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Euro News

Wednesday, 6th April, 2011 10:06am

International press heeds Harkin's warning of imploding Europe

WARNINGS by Northwest MEP Marian Harkin that the unsustainable debt borne by Ireland and Greece could lead to a fatal weakening of the euro have drawn the attention of global media this month.

Two letters by the Independent MEP made the Opinion Pages of The New York Times and The Financial Timesduring the last month. In the most recent letter published in The Financial Times on  March 28, Ms Harkin accuses the European Parliament of "ducking the hard question" in its recent vote to create the permanent stability fund, a debt-crisis mechanism for eurozone countries, in 2013. "The withdrawal of the amendment, which could have given the fund the ability to purchase bonds of a member state on secondary markets, sends a clear message," she writes, adding that the current solutions to the banking crisis being put forward by the EU institutions amount to "little more than sticking plasters on a deep wound."

The Northwest MEP says the bailouts for countries like Ireland and Greece represent a dangerous procrastination. "A two-speed euro, with core countries converging, while their debt-ridden neighbours are in danger of collapse, is the spectre that stalks the eurozone," she cautions.

It's interesting to note that Ms Harkin's letter is published alongside a similar warning sent by Charles K Seavey, who is a former employee of US investment advisers, Morgan Fuller Capital Management. Mr Seavey expresses amazement that the Irish bailout included "no haircuts for banks and bondholders." He urges EU decision-makers not to follow the disastrous mistake made by  US leaders during the American banking crisis, namely: "their failure to impose any haircuts on major banks during the bail-out, as well as their failure to impose any consequences or accountability on Wall Street in the aftermath of the bail-out." History repeats itself.

EU moves to protect future mortgage holders

TO MANY Irish homeowners struggling to meet repayments on inflated mortgages they should never have acquired in the first place, the EU's latest proposals for protecting borrowers may seem too late. However, the latest draft legislation put forward by the European Commission is an important first step towards ensuring that the type of irresponsible lending and borrowing that has landed this country in so much trouble cannot be repeated in the future.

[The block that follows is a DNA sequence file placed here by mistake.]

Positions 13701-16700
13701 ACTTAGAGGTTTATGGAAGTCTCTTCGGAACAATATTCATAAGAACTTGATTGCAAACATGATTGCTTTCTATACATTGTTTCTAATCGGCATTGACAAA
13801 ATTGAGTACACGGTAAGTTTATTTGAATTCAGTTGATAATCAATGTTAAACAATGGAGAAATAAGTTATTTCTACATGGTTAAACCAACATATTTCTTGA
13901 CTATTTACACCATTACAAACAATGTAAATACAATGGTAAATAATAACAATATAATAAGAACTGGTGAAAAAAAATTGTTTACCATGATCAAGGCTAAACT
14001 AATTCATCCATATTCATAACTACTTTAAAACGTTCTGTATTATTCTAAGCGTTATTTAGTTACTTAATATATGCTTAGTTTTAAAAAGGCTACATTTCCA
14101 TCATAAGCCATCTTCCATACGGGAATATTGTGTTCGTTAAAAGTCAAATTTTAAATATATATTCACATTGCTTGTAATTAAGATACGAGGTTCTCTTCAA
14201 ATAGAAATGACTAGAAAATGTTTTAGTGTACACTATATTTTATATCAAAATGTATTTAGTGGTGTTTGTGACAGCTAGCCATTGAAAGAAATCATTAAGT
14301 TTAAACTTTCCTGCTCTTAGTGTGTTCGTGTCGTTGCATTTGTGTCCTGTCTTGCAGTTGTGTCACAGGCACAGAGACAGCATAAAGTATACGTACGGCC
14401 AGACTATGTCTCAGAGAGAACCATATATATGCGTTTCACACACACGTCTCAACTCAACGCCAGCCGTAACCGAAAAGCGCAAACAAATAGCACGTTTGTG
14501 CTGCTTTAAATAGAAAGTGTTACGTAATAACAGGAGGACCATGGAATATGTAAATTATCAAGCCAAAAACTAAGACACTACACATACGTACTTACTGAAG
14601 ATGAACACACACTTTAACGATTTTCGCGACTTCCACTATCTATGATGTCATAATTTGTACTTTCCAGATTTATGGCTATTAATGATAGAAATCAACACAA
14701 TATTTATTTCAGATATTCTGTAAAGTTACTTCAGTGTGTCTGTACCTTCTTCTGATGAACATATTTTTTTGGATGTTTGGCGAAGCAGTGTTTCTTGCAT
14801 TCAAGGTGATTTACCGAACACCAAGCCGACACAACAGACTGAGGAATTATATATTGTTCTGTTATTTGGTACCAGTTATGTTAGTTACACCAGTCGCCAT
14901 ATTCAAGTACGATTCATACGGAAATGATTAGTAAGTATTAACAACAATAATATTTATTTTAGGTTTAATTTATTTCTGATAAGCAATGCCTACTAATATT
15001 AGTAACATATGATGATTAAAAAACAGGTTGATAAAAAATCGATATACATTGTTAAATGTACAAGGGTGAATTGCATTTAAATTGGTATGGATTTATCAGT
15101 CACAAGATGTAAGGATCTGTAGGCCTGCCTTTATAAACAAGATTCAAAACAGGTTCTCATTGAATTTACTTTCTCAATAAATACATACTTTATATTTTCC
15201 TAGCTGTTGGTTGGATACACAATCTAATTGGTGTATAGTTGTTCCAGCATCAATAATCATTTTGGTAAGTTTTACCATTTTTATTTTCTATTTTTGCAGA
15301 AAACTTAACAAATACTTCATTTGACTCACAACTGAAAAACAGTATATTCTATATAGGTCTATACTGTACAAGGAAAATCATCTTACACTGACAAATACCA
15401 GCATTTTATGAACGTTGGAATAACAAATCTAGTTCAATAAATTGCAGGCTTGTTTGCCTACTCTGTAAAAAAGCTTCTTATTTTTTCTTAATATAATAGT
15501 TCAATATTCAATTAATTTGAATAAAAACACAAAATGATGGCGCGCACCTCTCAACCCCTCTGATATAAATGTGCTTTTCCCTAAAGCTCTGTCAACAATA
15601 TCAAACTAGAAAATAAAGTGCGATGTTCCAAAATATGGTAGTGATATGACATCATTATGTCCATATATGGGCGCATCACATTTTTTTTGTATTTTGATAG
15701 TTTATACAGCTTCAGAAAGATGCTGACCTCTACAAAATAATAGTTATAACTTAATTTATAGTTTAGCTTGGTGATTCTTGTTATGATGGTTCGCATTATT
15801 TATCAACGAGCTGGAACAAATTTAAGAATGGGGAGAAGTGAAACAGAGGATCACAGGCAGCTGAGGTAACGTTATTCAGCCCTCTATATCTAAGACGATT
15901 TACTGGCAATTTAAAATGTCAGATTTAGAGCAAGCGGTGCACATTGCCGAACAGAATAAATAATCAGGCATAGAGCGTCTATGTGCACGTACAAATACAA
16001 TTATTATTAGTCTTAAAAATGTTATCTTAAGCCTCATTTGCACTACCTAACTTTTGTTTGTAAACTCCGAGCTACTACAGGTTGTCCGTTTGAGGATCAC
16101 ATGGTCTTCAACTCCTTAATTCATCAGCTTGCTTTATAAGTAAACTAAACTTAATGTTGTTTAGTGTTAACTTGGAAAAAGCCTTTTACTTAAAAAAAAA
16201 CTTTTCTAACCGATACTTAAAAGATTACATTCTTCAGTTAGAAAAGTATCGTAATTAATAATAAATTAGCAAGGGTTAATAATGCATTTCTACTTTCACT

The new rules, which have yet to be approved by MEPs and member states before they can take effect, would set strict criteria governing advertising, pre-contractual information, advice, creditworthiness assessment and early repayment. The directive would also require lenders to make general information available through a European Standardised Information Sheet, which would allow consumers, at a glance, to compare mortgage conditions from different providers.

Irish MEP Gay Mitchell, a member of the European Parliament's Economic and Monetary Affairs Committee, said the legislation could play a vital role in restoring confidence in the banking sector across Europe.

"Ireland's economy suffered greatly due to the reckless financial behaviour of a minority. This legislation represents the important first step towards preventing a reoccurrence of such bad practices," said the Fine Gael MEP.

Genetically-modified feed could solve pig crisis

A CONTROVERSIAL plan to introduce genetically-modified animal feed to help Irish pig producers in the Northwest afford soaring feed prices was put forward this week by Northwest MEP Jim Higgins.

Mr Higgins said GM crops grown solely for animal feed could be part of the solution for Irish producers in Donegal, Cavan, Monaghan and Longford, who, he said, are struggling to cope with unsustainably high feed prices caused by a worldwide reduction in cereal output.

Speaking in Brussels, Mr Higgins explained that the monthly feed bill for the 150,000-strong Irish sow herd has risen from €19 million in January 2010 to almost €25 million by January of this year.

"One local producer has suffered a  €50,000 rise to the monthly feed bill over the last six months, while pig return prices remain unchanged. We need to explore other options before one of our most profitable agri-industries becomes extinct," he warned.

The EU is currently revisiting the debate on GM foodstuffs, and the Fine Gael MEP claimed that legislative reform was needed to allow the use of GM crops to ensure increased competition and fair prices.

"It's important to note that GM regulations in the EU are said to be the strictest in the world, and that no evidence of adverse health effects have been discovered in the US, Canada or in Latin America, where the consumer market to GM food has been opened," said Mr Higgins

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